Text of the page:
Machines and software that think they know what I want are not making my life any easier.
I finally got a “smart” phone not too long ago. One of the biggest differences to an old-style cell phone that I noticed right away was the autocorrect function. I could not type some perfectly legit words (or, often, longish Finnish word forms) in a message without having the device “correct” them. I had no way to type the word I wanted other than to type it, let it be corrected wrong, and then go back to revert it by hand.
At least there was a way to turn that function off, leaving only the much more helpful one where the device suggested words it guessed I wanted to type. Still, it only caused me extra trouble in the first place. Even figuring out how to turn it off was work.
Maybe some genius figured that statistically, I would make fewer errors that way even counting the incorrect corrections. But the “smart” errors tended to be worse; at least with ordinary typos, you can probably see it’s a typo, instead of some confusing (or hilariously embarrassing) non sequitur word. Also, you’re not forced to make the error.
Now, my phone still does that thing where it turns the image on the screen sideways for random non-reasons, but it takes me, well, longer than pressing a button would take to make it believe I actually want it turned.
Google used to be handy for finding stuff on the Internet (to say the least), but nowadays, it’s getting increasingly useless. I was pretty much fine with it looking for words that were like the one I entered, but right now, there’s a high chance it will return search results that omit one or more of the keywords I entered. And guess what? Those results are almost never what I want. There was a reason I entered the keywords I did.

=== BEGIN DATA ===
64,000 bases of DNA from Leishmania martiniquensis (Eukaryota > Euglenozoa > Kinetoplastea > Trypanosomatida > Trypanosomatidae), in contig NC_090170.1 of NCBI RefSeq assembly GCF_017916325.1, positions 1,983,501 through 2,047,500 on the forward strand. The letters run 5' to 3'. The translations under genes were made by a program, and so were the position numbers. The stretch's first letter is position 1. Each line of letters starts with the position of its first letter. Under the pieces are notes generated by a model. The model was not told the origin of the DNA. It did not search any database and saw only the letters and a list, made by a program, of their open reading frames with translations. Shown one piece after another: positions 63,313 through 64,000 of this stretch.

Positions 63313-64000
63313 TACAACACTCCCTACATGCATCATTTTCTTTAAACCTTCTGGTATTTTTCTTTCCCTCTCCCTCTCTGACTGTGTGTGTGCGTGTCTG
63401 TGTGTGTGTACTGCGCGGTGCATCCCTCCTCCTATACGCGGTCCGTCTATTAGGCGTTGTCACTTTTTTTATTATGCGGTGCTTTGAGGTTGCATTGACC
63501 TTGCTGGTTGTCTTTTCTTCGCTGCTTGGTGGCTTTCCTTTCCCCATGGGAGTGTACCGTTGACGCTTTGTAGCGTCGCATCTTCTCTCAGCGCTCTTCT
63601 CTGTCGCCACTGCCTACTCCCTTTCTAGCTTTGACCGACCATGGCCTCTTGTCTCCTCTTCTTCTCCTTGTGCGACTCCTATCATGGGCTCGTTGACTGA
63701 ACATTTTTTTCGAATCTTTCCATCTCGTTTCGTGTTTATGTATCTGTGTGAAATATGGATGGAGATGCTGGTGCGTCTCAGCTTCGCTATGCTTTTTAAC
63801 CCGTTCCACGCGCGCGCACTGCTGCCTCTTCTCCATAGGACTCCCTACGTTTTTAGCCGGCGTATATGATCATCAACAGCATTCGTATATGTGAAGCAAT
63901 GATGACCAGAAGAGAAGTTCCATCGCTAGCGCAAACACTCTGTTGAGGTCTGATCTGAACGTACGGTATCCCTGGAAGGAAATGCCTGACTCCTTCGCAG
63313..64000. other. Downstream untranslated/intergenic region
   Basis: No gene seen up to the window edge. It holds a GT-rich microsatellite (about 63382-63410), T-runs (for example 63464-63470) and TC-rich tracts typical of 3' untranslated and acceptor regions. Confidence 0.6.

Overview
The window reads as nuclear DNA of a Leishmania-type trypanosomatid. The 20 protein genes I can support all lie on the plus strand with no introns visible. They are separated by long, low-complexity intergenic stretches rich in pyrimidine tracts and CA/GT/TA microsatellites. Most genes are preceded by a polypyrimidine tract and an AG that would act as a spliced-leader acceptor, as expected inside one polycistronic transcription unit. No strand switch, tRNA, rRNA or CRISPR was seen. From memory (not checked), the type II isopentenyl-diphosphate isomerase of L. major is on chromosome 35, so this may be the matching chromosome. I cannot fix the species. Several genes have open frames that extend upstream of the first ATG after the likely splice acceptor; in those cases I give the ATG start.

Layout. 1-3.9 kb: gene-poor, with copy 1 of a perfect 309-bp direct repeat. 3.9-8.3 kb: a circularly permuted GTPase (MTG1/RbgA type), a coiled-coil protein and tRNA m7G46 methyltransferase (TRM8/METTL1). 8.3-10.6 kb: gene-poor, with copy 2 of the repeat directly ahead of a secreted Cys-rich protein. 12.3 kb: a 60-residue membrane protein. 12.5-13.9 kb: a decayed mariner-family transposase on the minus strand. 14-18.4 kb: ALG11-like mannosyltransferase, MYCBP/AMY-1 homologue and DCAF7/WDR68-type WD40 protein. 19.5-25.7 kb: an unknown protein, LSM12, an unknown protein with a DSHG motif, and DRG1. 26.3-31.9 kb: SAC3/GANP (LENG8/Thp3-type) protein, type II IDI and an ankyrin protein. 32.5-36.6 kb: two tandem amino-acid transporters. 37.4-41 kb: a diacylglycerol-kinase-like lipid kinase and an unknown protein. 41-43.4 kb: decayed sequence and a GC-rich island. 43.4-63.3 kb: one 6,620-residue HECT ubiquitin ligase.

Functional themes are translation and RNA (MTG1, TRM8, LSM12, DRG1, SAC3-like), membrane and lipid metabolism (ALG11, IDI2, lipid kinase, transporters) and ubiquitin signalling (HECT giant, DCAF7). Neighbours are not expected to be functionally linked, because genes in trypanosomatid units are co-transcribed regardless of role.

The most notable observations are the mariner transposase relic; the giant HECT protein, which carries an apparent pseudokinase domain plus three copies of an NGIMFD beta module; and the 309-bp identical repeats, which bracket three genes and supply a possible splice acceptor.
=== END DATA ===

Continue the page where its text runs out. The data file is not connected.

(And of course Google has the option to put a word in quotes to make sure it’s searched for. But that also means it has to be exactly in that form.)
“Smart” systems that think they know what you want are no good if they don’t get it right. Even if they get it annoyingly wrong only a significant minority of the time, those annoyances may well negate the unnoticed convenience of when they get it right.
And it seems that we are trying too hard now. Judging from the amount of annoyance being caused, we should be making fewer things “smart” when we’re just getting stupid results from the attempt.
Adding to the same annoyance load are systems that are not so much smart as selfish. They’re not even trying to help you, but they have the same kind of effect of disrupting what you’re doing by doing something you don’t want. Think of pop-up windows on websites, or sites that foil your Google search by turning up as results when they’re not, like online dictionaries that don’t have the word you’re looking for.